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World AIDS Day 2012: The Local and the Global (Infographic)

November 15, 2012

The CDC estimates that just fewer than 1.2 million people in the U.S. are living with HIV/AIDS -- and 44 percent of those cases live in only 12 U.S. cities. And Africa has many countries with a higher prevalence and prevalence rate than the U.S. Want to learn more? Check out TheBody.com's very own infographic, and make sure to share it on Facebook, Tumblr, Twitter and elsewhere!



Wolrd AIDS Day 2012: The Local and the Global (click to enlarge)

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<a href="http://img.thebody.com/images/infographics/worldaidsday2012_large.jpg" target="_blank"><img src="http://img.thebody.com/images/infographics/worldaidsday2012_small.jpg" width="650" height="1870" alt="Wolrd AIDS Day 2012: The Local and the Global (click to enlarge)" border="0"></a> <br>
Learn more about HIV at <a href="http://www.thebody.com/content/69690/world-aids-day-2012-home.html">World AIDS Day 2012 at TheBody.com</a>.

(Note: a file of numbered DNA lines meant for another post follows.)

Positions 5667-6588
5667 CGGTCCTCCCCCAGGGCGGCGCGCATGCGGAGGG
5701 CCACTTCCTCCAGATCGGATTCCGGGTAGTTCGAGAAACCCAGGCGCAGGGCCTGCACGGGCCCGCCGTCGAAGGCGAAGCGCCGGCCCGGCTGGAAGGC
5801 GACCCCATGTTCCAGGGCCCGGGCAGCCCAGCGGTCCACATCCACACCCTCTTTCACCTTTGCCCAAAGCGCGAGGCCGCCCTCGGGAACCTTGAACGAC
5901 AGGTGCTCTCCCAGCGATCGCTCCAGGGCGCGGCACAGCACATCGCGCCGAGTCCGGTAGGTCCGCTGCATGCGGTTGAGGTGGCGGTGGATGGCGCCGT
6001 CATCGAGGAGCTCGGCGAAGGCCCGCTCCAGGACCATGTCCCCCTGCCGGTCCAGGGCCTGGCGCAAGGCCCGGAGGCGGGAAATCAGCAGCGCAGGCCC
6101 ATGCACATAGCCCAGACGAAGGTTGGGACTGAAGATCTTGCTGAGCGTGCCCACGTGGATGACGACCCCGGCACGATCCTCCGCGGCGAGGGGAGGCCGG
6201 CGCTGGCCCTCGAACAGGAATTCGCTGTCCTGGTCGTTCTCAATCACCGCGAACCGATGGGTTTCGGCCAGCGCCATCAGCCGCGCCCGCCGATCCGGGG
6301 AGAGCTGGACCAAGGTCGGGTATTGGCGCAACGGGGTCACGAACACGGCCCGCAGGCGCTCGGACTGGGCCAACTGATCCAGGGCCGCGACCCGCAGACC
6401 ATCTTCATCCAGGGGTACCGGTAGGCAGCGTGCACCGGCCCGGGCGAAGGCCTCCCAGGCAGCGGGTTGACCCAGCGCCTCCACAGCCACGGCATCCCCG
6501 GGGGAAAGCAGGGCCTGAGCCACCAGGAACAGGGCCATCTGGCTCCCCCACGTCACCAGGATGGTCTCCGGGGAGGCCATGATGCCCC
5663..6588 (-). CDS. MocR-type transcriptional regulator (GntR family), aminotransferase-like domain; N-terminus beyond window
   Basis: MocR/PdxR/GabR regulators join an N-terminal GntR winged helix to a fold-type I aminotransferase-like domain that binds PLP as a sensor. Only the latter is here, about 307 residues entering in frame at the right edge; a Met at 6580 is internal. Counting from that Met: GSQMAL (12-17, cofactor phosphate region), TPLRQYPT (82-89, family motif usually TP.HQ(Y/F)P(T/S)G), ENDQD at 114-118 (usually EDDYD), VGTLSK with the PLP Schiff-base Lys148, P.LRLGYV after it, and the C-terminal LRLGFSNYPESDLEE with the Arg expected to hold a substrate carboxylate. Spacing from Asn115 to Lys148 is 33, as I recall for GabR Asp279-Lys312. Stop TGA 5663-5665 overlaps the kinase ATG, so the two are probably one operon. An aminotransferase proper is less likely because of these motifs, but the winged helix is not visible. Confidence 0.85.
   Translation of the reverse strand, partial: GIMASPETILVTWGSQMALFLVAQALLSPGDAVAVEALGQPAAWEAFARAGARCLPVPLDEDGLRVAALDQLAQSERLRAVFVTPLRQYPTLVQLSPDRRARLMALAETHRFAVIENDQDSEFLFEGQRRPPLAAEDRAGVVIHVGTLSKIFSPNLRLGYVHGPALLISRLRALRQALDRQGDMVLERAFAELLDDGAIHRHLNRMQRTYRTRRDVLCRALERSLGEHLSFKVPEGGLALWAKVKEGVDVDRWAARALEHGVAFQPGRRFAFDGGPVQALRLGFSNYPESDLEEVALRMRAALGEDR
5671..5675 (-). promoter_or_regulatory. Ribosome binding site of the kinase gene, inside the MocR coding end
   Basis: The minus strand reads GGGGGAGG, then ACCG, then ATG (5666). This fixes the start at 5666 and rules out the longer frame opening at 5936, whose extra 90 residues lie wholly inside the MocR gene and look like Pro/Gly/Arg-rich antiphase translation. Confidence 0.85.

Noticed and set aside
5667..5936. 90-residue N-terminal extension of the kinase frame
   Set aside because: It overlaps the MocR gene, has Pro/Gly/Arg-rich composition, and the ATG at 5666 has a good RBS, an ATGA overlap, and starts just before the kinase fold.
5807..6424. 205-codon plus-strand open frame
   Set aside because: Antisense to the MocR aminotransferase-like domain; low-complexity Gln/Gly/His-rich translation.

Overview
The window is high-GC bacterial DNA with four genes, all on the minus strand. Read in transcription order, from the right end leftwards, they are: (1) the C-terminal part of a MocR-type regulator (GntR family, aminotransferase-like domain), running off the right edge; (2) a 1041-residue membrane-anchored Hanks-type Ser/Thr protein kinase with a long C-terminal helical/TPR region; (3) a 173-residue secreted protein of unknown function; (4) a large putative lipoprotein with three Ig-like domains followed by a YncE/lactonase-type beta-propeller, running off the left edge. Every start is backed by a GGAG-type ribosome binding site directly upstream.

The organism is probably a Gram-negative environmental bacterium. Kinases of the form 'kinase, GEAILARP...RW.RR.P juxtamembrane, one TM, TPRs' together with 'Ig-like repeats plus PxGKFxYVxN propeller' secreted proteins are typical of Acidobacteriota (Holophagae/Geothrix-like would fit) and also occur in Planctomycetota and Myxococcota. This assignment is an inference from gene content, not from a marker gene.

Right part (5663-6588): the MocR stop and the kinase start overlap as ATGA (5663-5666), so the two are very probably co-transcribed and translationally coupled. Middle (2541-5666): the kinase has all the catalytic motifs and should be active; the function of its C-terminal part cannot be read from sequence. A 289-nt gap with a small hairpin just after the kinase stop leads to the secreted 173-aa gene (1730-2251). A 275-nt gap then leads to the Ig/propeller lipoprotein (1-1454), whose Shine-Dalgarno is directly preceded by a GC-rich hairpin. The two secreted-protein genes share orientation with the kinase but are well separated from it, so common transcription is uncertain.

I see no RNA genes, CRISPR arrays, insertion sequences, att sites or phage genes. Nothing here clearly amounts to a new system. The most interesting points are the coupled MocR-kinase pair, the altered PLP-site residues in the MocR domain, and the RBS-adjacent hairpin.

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See Also
World AIDS Day 2012: Features and News

Reader Comments:

Comment by: MiSse (xyEWkjjUdtB) Tue., Jan. 8, 2013 at 9:02 pm EST
That's a clever answer to a tricky qeusoitn
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Comment by: Dr.Hasan Mahmud (Dhaka ,Bangladesh) Tue., Jan. 8, 2013 at 1:21 am EST
The prevalence HIV in Bamgladesh is low but vulnerability for HIV infection is high.
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Comment by: Chris Ward (Sydney, Australia) Thu., Nov. 29, 2012 at 12:20 am EST
The infographic conveys information well but why is the US comparing its HIV epidemic with those in Africa? A more meaningful comparison is with other wealthy western countries.
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Comment by: Jamesh (New Delhi, India) Sun., Nov. 18, 2012 at 8:26 am EST
Your infographic uses the phrase "prevalence rate" but pevalence is NOT a rate. Prevalence is a proportion at a point in time. The use of the phrase "prevalence rate" is the most commone error in epidemiology. Many organizations and otherwise smart people--including UNAIDS--misuse "prevalence rate"--a term which doesn't really mean anything--but just because it's a common mistake doesn't mean it's any less wrong. In your chart, you could use "Population Affected" on the left side and then use "Prevalence" on the right.
http://en.wikipedia.org/wiki/Prevalence
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